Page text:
February through April are the months of full winter closures and operations. You can get the latest news and location information.

The winter closures limits access to many areas in the NP as roads, facilities and campgrounds are closed. That said there are still a number of photo opportunities in February for all photographers, winter and snow scenes in the mid-to-upper elevation and forest scenes in the lower-to-mid elevations. This is further described by area.

Northwest Area.-- The Carbon River valley is usually snow-free below 2,500-3,000 feet for most of the winter except for occasional major snow storms, leaving many opportunities if you're prepared for colder, wetter weather. This provides many winter forest scenes.

The Mowich Lake road is closed at the boundary (gate) and open to hikers and later snowshoers and cross-country skiers when snow is present. The campground is open to winter camping with a backcountry permit. This provides many scenic landscapes of the mountains, lakes (Mowich and Eunice) and trails to remote areas both before and after the snow falls and then stays.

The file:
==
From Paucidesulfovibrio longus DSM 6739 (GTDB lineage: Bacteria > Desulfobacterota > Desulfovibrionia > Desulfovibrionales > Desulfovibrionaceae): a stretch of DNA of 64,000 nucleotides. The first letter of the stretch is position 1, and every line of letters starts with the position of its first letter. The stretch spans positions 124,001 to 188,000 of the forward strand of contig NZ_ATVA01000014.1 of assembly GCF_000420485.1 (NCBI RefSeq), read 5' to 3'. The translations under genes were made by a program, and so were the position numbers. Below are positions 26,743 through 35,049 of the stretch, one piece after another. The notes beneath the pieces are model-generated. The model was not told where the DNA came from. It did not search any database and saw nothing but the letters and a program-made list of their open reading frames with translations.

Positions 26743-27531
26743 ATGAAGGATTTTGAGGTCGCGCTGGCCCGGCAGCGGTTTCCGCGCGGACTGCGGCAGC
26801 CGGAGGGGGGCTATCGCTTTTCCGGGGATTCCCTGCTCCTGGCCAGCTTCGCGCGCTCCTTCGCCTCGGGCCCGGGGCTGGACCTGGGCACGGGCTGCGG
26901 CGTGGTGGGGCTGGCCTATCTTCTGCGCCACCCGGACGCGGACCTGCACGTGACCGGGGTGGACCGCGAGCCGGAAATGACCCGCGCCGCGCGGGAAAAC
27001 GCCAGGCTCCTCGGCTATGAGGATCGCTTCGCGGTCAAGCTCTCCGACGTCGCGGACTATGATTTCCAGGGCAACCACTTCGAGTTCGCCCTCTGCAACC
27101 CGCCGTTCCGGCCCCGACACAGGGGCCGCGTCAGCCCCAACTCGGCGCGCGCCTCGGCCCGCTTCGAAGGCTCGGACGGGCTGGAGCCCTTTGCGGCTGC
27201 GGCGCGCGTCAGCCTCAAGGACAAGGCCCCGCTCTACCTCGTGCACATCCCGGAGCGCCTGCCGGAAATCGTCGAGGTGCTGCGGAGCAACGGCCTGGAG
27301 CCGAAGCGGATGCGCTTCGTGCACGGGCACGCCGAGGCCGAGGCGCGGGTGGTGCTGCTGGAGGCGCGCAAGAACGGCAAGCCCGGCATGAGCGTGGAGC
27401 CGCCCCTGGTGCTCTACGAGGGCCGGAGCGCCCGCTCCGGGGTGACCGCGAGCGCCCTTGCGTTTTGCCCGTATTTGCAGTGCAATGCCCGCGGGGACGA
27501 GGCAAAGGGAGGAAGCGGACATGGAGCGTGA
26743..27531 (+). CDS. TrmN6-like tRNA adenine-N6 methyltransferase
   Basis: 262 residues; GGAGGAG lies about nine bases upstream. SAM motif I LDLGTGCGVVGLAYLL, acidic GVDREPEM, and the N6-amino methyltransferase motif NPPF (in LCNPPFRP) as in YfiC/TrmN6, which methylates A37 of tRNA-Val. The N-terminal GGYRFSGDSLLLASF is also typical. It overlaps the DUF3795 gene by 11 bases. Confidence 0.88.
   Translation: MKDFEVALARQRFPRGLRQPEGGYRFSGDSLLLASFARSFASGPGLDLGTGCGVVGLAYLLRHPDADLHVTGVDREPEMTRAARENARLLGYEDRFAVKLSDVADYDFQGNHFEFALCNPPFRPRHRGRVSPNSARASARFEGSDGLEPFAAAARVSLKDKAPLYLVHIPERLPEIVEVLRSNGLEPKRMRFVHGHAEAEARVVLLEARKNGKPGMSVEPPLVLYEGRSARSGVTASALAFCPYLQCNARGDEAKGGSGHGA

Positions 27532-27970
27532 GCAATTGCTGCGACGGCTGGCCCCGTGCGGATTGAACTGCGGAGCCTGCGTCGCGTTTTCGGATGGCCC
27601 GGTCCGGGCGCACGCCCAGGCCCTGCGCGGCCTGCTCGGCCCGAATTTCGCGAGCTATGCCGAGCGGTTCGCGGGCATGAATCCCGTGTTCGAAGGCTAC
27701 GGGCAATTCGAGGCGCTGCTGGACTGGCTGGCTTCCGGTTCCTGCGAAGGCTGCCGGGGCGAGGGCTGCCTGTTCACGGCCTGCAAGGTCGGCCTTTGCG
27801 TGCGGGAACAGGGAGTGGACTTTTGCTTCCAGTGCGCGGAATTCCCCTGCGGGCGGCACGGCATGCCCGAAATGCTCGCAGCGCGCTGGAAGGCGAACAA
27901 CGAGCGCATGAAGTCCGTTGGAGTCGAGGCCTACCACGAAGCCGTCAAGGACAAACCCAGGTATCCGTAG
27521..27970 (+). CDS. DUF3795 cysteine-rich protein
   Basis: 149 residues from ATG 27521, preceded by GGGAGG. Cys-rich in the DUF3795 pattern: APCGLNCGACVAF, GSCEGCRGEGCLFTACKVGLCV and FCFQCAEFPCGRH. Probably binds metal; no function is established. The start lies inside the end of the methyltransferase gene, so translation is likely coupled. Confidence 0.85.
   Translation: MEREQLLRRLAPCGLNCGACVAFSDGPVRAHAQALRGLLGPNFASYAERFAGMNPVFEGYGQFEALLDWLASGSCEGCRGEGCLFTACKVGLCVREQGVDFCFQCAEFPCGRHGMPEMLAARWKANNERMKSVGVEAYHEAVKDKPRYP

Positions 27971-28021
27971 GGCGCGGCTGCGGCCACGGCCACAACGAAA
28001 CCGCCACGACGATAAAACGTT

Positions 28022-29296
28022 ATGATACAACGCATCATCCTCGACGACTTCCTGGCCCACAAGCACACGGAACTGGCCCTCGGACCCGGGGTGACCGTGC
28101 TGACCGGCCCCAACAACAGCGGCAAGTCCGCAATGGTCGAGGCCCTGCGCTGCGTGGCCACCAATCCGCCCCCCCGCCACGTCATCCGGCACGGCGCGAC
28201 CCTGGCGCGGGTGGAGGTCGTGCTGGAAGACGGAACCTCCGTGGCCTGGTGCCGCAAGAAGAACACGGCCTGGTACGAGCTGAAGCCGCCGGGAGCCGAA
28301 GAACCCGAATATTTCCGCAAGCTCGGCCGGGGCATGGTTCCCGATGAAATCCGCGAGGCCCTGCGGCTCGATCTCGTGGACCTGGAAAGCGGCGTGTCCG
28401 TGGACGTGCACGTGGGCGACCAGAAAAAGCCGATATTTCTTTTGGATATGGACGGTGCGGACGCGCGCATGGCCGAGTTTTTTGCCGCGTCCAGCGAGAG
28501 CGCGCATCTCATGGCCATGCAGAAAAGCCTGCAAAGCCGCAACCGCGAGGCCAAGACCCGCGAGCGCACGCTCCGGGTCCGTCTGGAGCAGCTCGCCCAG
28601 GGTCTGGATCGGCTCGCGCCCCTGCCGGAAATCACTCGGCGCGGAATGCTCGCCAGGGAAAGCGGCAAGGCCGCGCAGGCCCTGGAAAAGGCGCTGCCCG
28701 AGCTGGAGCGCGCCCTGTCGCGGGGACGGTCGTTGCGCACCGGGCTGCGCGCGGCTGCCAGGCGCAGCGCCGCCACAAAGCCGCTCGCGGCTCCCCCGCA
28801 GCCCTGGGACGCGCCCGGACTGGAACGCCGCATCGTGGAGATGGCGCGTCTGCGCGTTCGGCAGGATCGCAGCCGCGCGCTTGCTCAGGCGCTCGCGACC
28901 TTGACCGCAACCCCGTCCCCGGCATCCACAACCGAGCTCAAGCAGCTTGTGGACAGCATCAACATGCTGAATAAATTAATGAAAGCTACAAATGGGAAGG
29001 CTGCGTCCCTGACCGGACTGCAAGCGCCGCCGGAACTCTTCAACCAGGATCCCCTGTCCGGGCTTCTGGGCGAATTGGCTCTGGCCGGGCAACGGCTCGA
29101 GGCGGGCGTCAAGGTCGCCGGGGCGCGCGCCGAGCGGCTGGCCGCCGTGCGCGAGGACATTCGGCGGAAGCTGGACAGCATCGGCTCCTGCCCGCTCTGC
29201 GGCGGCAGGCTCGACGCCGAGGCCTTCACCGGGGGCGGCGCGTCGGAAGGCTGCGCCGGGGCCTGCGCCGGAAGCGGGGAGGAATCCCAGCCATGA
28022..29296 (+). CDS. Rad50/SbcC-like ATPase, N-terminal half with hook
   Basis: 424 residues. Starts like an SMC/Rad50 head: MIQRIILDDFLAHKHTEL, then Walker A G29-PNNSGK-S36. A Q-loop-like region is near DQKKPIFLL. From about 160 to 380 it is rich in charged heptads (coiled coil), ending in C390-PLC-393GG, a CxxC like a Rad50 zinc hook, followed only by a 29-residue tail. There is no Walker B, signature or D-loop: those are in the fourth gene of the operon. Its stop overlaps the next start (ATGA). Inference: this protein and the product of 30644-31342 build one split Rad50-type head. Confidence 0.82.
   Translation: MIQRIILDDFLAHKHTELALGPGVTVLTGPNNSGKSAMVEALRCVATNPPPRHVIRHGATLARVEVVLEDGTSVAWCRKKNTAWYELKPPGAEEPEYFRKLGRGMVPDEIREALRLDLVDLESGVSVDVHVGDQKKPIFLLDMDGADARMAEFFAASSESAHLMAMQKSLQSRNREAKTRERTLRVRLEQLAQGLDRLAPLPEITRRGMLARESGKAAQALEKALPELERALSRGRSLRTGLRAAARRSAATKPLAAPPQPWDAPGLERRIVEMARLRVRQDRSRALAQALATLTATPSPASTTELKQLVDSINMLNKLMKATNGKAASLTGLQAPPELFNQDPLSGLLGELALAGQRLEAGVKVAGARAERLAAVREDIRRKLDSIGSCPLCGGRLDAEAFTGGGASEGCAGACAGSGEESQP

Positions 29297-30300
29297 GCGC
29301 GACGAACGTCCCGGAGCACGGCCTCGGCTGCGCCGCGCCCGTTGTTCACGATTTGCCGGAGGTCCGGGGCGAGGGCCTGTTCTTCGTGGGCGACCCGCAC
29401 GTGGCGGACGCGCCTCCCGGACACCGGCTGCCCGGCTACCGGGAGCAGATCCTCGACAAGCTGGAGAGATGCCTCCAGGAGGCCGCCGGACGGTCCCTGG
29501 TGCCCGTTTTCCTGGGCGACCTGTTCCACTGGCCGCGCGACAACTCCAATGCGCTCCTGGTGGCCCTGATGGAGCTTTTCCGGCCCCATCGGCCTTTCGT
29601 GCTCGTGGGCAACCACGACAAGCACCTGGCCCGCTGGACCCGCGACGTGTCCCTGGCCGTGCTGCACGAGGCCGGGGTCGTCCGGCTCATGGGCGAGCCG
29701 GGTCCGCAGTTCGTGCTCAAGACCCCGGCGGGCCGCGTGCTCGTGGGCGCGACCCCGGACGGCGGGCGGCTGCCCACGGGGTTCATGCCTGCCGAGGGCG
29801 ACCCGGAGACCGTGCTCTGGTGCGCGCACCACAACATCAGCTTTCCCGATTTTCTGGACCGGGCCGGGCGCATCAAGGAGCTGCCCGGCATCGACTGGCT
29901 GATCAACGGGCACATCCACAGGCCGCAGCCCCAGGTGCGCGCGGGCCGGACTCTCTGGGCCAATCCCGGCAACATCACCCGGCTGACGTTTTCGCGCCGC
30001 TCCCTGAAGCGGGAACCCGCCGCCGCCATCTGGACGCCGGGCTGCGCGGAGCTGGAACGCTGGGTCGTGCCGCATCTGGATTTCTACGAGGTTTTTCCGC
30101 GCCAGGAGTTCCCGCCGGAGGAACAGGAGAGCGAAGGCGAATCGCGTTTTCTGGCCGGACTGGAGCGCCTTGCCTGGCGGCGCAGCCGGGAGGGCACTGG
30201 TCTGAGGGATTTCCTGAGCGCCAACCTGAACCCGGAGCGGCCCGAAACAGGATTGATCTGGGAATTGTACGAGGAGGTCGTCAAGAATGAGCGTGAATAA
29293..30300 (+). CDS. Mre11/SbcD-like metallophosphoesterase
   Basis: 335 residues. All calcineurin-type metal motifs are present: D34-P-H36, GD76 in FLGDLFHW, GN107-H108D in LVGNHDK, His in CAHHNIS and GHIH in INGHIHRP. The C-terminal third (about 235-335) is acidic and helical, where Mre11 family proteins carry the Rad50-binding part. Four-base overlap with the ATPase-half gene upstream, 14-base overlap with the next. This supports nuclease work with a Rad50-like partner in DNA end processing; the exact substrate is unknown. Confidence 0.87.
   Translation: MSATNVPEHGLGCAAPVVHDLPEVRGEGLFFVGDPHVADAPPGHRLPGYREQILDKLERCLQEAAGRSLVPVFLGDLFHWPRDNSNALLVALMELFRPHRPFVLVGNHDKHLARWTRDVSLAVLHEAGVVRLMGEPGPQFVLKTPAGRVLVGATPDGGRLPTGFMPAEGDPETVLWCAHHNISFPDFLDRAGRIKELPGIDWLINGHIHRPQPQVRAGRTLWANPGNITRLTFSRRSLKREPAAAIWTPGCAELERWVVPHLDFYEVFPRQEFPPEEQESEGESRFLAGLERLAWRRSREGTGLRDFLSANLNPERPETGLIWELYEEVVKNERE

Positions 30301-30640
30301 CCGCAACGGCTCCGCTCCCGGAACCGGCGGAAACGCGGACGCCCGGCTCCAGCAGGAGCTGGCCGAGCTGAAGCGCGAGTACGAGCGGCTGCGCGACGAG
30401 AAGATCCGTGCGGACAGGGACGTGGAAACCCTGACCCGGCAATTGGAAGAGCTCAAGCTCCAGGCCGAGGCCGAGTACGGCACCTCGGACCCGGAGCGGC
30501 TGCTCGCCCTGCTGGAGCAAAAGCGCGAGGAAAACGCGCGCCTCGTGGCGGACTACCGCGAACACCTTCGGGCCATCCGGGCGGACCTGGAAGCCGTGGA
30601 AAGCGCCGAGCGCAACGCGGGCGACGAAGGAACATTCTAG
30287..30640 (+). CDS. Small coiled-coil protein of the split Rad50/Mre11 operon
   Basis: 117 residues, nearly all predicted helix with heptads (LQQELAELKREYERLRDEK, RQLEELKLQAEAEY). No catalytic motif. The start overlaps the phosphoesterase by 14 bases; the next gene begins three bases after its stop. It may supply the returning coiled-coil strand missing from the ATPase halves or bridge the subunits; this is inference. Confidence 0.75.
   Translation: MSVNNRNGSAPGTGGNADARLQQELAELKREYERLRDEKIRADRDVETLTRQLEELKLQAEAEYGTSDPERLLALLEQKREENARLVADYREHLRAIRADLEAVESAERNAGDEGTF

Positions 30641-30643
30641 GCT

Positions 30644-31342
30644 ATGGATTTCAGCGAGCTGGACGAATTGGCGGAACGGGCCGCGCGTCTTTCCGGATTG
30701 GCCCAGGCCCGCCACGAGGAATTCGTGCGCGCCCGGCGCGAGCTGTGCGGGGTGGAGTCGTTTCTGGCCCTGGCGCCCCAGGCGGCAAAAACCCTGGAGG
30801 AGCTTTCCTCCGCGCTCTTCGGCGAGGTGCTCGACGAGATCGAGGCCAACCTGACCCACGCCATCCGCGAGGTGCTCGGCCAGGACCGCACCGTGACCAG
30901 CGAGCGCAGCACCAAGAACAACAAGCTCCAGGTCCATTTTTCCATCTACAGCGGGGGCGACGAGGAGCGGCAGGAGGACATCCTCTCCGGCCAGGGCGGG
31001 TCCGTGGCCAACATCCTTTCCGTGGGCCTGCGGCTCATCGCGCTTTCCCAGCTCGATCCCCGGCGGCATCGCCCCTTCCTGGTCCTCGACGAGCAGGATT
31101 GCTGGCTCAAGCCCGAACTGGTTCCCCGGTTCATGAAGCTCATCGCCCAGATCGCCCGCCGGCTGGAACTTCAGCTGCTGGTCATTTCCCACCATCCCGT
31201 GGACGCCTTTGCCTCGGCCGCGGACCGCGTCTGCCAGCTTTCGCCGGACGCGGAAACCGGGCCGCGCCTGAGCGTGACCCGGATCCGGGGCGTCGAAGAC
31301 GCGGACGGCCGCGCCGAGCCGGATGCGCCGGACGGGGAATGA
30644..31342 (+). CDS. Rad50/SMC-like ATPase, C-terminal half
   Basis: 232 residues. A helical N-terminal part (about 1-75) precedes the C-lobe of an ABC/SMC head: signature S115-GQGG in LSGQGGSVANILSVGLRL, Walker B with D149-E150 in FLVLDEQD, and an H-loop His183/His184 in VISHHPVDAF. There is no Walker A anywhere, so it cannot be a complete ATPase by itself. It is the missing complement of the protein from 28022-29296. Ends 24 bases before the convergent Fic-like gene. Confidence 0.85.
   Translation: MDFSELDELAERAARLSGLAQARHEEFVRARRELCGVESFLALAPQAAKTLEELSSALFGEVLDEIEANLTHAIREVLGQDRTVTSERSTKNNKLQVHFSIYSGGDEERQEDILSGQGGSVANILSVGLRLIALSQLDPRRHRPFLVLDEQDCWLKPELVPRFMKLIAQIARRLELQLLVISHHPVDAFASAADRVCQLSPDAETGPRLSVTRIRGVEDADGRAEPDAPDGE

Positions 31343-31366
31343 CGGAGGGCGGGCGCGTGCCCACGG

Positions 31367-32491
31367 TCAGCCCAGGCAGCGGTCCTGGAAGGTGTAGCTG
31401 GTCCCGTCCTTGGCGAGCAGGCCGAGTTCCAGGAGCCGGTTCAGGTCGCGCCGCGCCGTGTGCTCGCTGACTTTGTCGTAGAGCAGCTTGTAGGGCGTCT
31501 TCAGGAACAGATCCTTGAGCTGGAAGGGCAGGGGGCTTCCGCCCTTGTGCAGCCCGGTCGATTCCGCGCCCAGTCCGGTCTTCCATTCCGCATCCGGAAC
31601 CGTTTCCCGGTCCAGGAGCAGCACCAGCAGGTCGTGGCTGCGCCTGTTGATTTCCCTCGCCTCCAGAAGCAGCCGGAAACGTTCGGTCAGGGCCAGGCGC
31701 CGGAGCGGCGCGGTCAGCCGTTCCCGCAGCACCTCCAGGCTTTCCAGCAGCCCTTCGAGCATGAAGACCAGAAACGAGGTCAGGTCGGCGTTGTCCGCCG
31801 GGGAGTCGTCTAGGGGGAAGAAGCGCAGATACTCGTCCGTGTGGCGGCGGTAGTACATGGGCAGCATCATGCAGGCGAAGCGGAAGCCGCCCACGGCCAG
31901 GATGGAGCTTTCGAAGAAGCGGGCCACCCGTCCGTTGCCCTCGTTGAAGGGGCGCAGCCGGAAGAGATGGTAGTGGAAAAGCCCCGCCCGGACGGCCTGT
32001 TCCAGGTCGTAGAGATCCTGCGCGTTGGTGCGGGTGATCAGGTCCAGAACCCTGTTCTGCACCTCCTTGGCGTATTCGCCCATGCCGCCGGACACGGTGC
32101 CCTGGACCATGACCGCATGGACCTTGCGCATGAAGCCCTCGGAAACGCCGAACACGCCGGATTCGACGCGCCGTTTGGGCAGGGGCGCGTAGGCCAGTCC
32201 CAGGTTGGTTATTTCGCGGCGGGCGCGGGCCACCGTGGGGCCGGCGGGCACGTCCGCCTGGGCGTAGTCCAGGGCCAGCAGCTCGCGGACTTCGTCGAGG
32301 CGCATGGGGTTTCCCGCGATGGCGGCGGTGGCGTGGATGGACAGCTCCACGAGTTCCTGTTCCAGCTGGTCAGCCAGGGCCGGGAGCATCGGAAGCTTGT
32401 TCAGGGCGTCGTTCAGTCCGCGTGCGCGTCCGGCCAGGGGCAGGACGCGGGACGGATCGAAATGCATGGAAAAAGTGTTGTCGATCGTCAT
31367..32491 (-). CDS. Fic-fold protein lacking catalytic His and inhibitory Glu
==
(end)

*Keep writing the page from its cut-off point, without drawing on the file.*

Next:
Northeast Area.-- This area is restricted to highway 410 closed at Crystal Mountain Boulevard, but open to hikers (snowshoes, skis) and snowmobiles. The White River road is open to all foot traffic and snowmobiles to the campground. This provides opportunities similar to Mowich Lake area following the White River valley.

Southeast Area.-- Similar to the northeast area, access is closed at the NP boundary, but open to winter travellers, either hikers (snowshoes or skis) or and snowmobiles along identified stretches of highway 123 and 706.